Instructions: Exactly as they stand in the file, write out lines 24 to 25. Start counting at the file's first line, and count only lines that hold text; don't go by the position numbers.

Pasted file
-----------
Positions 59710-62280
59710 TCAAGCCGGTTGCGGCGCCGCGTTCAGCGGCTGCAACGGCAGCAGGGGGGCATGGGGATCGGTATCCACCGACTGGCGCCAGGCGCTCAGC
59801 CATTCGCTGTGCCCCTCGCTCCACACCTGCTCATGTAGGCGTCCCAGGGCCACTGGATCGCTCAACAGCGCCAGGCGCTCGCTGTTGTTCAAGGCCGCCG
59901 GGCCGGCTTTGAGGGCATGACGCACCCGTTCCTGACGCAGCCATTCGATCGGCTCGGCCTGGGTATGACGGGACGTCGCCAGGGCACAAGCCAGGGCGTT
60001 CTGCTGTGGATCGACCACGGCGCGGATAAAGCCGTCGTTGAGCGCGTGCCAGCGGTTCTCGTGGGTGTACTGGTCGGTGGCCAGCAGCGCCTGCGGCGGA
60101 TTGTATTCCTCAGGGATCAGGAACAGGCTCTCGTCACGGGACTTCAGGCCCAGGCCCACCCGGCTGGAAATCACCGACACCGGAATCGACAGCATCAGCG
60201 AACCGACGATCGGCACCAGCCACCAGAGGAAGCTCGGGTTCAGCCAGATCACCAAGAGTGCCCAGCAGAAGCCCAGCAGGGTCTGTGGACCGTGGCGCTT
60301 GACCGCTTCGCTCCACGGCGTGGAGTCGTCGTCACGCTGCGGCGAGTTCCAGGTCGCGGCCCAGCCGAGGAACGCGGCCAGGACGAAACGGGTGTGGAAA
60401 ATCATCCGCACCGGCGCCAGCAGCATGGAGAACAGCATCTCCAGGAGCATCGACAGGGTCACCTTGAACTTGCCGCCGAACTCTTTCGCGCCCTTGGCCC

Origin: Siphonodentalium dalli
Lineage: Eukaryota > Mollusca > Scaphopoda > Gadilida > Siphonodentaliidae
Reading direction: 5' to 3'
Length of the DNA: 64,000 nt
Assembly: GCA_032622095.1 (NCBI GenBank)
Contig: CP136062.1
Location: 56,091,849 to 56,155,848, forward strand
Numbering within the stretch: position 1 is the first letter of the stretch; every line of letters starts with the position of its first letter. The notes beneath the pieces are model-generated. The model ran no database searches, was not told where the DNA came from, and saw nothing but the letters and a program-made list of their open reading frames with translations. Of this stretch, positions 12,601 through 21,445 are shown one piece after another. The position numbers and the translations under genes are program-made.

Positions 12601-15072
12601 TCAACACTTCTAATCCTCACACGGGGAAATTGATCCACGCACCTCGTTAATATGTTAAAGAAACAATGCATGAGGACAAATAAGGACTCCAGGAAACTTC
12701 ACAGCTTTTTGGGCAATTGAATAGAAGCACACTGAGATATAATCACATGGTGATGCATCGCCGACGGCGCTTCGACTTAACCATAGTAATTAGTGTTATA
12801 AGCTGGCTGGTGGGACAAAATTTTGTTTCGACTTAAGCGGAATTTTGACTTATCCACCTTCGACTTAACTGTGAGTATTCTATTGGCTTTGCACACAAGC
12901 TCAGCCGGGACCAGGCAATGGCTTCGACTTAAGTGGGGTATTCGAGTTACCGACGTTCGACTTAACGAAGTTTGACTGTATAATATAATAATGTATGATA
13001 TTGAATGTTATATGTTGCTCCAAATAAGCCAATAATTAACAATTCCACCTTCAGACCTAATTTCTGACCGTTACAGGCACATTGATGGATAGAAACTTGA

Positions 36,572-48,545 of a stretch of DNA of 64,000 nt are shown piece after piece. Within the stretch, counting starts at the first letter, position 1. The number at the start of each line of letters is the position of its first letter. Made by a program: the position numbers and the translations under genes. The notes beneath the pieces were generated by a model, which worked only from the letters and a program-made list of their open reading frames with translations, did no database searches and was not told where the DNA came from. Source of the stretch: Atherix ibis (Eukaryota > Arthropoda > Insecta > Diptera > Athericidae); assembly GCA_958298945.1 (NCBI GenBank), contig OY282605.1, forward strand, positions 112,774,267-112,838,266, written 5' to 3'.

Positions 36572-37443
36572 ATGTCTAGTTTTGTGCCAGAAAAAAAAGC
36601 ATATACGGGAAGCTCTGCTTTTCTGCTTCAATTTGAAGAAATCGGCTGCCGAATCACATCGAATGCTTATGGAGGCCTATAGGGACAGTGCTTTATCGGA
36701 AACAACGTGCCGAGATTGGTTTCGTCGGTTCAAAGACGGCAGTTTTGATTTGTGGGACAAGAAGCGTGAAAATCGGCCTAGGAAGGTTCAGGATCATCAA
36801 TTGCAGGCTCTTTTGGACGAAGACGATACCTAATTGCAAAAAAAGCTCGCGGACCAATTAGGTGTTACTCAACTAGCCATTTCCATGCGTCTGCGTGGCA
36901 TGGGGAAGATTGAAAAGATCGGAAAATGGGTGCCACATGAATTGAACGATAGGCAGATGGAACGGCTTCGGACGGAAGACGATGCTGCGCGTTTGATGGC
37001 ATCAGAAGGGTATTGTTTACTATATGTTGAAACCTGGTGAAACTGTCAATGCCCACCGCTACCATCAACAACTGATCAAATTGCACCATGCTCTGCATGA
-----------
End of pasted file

Positions 36,572-48,545 of a stretch of DNA of 64,000 nt are shown piece after piece. Within the stretch, counting starts at the first letter, position 1. The number at the start of each line of letters is the position of its first letter. Made by a program: the position numbers and the translations under genes. The notes beneath the pieces were generated by a model, which worked only from the letters and a program-made list of their open reading frames with translations, did no database searches and was not told where the DNA came from. Source of the stretch: Atherix ibis (Eukaryota > Arthropoda > Insecta > Diptera > Athericidae); assembly GCA_958298945.1 (NCBI GenBank), contig OY282605.1, forward strand, positions 112,774,267-112,838,266, written 5' to 3'.

Positions 36572-37443